There were 500 people at Alvar’s memorial service… I played guitar and sang “Where Have All the Flowers Gone,” and “In My Life,” by John Lennon. I made it through without sobbing or passing out. Then one by one, people came up to speak. I had decided not to. One by one they came up to ask how or why this could have happened. One by one they struggled with trying to find an explanation. And as each one seemed to find an explanation, I became angrier and angrier… because there was no explanation for what Alvar had done. None. And I wasn’t going to let these people say there was.

When they were all done, and even his younger brother had said his piece… unexpectedly, I rose to speak. I stood there and said that everyone wants to know why… and that none of the reasons given were right, because there was no explanation, and there never would be one… never ever.

I said that the law allows for a defense of temporary insanity… the law allows that in some circumstances a person can become temporarily insane and therefore not be responsible for their actions. I said that the Alvar we all knew would not have committed this horrific and tragic act… Alvar would not have taken his life. People had said that they never knew him to be capable of this, but that perhaps they didn’t know him as they thought they did.

But, I assured everyone there that day that I most definitely DID know Alvar Luis Gonzalez, and that Alvar Luis Gonzalez would not have and did not take his own life. I said that the Alvar that we all knew didn’t do this. Only an insane person would do this, so it could only be that Alvar was insane when he pushed that trigger and ended his life. The Alvar I knew could not have done so and did not do so.

Suicide is a strange thing for human beings to deal with. I suppose I wanted to write something about Alvar’s death for a year now… but couldn’t. They say time heals all wounds, but Alvar’s death hasn’t changed one bit for me… it feels exactly as it did one year ago. Oh sure, I force it out of my mind most days pretty well, but sometimes I can’t and then it feels as if it could have happened yesterday.

I wanted to write something about Alvar’s death because I wanted to share my feelings with others who have lost someone to suicide, because I think when you lose someone that way, the wound never heals. And maybe it helps to know others feel as you do. Maybe it helps to know that others struggle with such a loss as if it was the first day… forever, I suppose.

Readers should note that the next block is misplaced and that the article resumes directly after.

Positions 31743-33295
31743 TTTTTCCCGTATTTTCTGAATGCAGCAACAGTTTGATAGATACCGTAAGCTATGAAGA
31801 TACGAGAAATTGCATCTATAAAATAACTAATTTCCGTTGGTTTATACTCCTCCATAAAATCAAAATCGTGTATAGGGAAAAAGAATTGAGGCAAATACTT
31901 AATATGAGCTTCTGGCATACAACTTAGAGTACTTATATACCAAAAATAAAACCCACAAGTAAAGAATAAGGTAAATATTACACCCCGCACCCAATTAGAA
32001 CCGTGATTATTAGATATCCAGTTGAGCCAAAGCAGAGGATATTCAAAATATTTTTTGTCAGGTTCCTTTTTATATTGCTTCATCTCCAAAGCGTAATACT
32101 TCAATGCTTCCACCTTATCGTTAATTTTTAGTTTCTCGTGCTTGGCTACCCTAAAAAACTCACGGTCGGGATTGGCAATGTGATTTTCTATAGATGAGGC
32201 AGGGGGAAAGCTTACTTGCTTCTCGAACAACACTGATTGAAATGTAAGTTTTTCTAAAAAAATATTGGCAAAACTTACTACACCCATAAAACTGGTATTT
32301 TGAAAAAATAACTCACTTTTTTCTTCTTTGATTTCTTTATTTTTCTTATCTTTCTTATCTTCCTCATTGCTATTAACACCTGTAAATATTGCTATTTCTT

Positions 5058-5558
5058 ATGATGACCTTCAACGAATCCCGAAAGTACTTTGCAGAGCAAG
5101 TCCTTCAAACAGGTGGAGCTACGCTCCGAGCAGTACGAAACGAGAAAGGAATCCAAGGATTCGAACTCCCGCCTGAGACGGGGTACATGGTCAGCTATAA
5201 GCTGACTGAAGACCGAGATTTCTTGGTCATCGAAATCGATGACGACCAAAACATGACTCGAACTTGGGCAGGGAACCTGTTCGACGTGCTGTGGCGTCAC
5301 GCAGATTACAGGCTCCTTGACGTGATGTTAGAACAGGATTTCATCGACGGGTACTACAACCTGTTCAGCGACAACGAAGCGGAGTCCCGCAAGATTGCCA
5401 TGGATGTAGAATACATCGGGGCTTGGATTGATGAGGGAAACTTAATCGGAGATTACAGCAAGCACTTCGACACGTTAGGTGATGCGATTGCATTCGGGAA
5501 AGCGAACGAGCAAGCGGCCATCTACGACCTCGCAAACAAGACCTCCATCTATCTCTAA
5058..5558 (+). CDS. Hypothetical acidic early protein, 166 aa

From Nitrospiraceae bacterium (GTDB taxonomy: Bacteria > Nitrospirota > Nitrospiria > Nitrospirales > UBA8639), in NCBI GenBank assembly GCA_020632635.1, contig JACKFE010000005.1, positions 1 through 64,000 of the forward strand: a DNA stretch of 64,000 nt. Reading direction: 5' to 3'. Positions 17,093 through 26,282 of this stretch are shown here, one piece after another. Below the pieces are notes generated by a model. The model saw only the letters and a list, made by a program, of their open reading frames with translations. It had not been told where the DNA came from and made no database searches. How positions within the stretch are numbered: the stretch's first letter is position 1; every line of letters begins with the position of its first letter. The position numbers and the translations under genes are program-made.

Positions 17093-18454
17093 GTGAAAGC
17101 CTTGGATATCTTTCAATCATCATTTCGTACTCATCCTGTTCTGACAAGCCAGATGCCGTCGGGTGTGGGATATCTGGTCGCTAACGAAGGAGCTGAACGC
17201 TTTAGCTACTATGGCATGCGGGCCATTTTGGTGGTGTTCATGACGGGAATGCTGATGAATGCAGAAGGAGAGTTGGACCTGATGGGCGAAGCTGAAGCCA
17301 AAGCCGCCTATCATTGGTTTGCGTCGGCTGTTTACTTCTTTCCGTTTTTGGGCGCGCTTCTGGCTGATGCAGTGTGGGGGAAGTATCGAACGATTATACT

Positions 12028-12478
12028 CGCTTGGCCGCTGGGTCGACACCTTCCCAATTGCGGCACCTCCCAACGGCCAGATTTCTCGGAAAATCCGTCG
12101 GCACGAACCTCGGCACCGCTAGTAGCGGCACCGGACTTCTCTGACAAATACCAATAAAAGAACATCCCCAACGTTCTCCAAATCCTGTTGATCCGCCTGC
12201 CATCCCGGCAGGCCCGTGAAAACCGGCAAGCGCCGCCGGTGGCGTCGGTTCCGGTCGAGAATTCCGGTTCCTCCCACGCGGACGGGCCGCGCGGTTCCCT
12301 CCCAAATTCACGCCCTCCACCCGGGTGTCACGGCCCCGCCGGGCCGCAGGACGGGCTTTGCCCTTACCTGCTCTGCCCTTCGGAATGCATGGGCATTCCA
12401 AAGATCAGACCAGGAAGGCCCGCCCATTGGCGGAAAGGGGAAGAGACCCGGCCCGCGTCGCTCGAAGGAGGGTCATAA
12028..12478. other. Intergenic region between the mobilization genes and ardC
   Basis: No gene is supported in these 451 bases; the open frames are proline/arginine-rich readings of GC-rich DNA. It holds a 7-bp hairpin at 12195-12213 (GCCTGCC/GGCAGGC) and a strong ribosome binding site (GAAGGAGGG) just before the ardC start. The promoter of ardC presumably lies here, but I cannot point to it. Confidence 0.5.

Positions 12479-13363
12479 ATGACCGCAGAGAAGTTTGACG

You go through feelings of anger… how could he not have called me… how could he do this to me… how could he do this to his daughter… to my daughter… to his wife, his brothers, his mother who still lives in that same Pittsburgh home across the street from the house I grew up in and where my parents still live.

You go through anger, sadness, confusion, you can’t accept it and there will never be a reason why. It makes no sense, except to say that it wasn’t the person you knew. The person you knew would not have done it. It was a person gone insane… perhaps temporarily, but insane nonetheless.

I also wanted to write something about this because I read recently that suicide hotlines are seeing a significant increase in the number of calls received. They attribute it to the economy and are concerned about the future, as things get worse. I think we all should be aware of what’s happening today in this country. People are losing homes by the million. It’s a traumatic thing to tell children they must leave the safety of their own bedrooms. I cannot imagine what it must be like.

I think we should all be aware and let others know that it isn’t just them… that they did nothing wrong. That they are caught up in an economic catastrophe that no one saw coming. I wrote an article on Newsvine in January titled “Where is the Outrage,” in which I asked why more people weren’t rioting in the streets, and I concluded that it was because people were ashamed. They bought into the whole “it’s the sub-prime borrowers” line of crap. It wasn’t then, and it certainly isn’t now. Hank Paulson has admitted this, President Bush has admitted this… we now know that what the banks did broke the bond market and bankrupted the global banking system.

It’s not the borrower’s fault, and they no one losing their home today should feel ashamed, because there but for the Grace of God go us all.

Suicide exists in the shadows, in the dark corners of everyone’s mind. Now, as our country faces its continued slide into economic abyss from which it will be many years before things change, I think it’s important that our national attitude be one that supports those who have lost… are loosing… or will lose their homes. There should be no stigma attached… no shame… we will come out of this if we stick together… let your friends know how you think and feel.

Let’s not let what is already an economic disaster become a human tragedy. I wish more than anything that Alvar was here today. I wish he hadn’t taken his life… and I suppose I will always feel the exact same way. I suppose those feelings will stay with me forever.

Let’s help others through this. Let’s not wait until more people receive that unthinkable call. Fathers and husbands desperate to help their families financially, or deeply ashamed of the situation in which they find themselves. Perhaps our attitudes can matter… can make a difference in one person’s life. I wish I had been able to do more, and I just wanted others to know…

Here’s a link to the newspaper story about Alvar’s death: OC Register Article on Alvar’s Death

Here’s the poem I wrote for Alvar’s Memorial Website, in case someone wants to read it: Memorial for Alvar